p.6 The Steamer Rosedale - Representatives of the insurance companies interested in the steamer Rosedale meet in Buffalo on Tuesday or Wednesday to decide on what will be done with the steamer. While the hull of the steamer is in a pretty bad condition, it is conjectured that the companies will repair her and hand her over to the owners.
Jan. 18, 1898
Jan. 19, 1898
p.6 General Paragraphs - The new steel barge Brighton, building at the locomotive works for the M.T. company, has been so far completed that with a couple of days' work she would be ready for launching.
Jan. 20, 1898
AN IMPORTANT DECISION.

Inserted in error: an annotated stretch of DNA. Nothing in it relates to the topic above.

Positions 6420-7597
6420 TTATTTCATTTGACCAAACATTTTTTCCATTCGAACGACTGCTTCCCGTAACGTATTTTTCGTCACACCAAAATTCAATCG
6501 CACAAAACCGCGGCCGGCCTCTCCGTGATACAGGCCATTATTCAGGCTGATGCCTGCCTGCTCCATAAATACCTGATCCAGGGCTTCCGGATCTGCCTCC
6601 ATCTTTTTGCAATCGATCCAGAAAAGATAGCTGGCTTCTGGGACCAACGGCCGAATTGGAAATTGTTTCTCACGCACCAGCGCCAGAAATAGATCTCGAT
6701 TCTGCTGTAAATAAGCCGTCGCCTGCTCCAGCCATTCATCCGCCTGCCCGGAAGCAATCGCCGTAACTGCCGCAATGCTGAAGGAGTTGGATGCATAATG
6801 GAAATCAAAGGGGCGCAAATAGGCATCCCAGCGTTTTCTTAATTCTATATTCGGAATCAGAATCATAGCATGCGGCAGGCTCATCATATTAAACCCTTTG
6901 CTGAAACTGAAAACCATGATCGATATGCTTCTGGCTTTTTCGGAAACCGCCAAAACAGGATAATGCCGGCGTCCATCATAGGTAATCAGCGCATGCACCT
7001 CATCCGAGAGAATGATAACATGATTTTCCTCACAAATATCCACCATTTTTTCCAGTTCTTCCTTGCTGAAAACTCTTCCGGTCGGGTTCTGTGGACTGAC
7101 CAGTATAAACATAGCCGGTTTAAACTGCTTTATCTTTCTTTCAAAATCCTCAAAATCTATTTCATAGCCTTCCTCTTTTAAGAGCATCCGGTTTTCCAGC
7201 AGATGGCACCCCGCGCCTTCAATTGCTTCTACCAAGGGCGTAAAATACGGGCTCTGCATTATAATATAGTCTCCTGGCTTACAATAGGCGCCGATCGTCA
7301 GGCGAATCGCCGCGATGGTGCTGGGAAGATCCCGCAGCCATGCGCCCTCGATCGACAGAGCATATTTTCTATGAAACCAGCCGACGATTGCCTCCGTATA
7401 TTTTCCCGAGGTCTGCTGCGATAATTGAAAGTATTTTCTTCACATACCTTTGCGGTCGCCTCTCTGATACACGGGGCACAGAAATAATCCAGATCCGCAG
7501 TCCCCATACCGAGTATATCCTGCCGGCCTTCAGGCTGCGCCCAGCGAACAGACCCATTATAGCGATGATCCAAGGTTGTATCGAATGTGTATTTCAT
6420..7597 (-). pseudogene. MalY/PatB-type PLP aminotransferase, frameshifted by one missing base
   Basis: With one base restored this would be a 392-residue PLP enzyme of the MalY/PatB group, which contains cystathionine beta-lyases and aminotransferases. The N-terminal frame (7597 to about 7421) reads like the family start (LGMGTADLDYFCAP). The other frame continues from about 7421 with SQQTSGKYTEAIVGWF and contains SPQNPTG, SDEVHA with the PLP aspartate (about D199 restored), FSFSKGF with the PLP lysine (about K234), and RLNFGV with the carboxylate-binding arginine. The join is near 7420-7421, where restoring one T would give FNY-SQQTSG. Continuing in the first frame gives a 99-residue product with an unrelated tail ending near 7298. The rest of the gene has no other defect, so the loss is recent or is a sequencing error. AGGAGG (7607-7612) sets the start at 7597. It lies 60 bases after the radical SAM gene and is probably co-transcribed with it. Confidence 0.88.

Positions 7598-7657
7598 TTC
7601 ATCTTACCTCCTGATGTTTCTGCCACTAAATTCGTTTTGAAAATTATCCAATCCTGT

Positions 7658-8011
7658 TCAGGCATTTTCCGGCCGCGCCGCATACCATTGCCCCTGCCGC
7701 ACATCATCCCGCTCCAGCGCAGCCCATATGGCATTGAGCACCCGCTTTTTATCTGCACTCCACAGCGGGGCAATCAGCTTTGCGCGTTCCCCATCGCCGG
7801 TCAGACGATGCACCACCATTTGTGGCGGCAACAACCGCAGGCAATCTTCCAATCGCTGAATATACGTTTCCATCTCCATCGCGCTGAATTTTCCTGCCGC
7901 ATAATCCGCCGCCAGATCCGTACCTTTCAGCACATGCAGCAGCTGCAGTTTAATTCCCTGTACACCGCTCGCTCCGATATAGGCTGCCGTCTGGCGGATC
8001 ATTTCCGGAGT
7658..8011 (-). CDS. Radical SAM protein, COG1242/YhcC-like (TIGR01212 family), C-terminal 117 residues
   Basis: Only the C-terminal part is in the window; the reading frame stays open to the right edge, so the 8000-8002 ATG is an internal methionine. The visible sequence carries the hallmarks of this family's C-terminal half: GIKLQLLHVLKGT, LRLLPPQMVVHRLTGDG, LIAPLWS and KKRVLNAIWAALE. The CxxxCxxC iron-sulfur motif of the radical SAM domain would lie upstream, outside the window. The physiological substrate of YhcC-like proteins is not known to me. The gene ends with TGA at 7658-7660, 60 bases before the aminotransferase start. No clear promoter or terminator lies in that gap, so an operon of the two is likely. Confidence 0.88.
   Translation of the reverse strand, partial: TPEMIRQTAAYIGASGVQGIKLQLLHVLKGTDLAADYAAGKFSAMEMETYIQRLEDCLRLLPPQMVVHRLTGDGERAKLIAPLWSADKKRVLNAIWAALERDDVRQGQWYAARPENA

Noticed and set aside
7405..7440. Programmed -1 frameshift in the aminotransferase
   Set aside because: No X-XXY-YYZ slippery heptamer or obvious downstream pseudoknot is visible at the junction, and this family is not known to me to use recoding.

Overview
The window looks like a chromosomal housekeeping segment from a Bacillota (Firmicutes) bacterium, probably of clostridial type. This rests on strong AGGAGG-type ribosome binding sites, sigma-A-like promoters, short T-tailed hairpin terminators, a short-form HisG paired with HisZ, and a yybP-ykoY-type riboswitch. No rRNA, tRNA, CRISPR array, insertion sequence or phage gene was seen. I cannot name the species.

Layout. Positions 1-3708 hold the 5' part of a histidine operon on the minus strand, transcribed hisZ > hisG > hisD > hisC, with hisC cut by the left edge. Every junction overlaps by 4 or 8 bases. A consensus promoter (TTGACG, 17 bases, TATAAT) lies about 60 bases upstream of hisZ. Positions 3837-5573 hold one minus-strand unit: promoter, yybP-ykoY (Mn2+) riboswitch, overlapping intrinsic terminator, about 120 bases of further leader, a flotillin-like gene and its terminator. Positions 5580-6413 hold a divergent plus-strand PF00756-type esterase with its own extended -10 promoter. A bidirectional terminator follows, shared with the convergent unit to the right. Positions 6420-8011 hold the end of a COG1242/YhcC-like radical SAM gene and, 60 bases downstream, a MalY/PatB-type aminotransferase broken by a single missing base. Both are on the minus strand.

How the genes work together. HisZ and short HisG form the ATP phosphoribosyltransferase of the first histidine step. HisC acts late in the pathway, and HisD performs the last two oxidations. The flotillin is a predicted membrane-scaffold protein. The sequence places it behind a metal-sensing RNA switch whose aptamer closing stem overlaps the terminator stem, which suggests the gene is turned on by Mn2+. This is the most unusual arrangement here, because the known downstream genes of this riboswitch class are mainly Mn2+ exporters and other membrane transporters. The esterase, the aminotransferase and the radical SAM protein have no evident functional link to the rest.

Ottawa, Jan. 20th - William Dunn vs. the Prescott elevator company terminated late Tuesday afternoon with a verdict of $8,620 and costs for Dunn. According to presiding judge Falconbridge the case was one of great importance, inasmuch as it will establish a precedent as to liability of elevator companies for the care of grain stored in their buildings. The corn in dispute in this action was No. 3 hard Santa Fe corn, totalling 112,000 bushels. The corn was brought at the close of navigation in 1896, and to avoid elevator charges Messrs. Dunn & Co. stored it in the steamers Niko and Nicaragua, of Chicago, and left it in the river all winter. The owners of the boats consented to this arrangement in order to have an early trip when navigation opened, and of course to get the freightage. While on the way to Prescott the Nicaragua was belabored in a very heavy gale on Lake Erie, off Cleveland, and commenced to take water. The captain said that the grain was not insured. The corn, after being stored at Prescott for a while, commenced to heat, and was subsequently sold at Belfast and Glasgow at a loss of $10,832. Messrs. Dunn & Co. tried to recover that loss from the elevator company.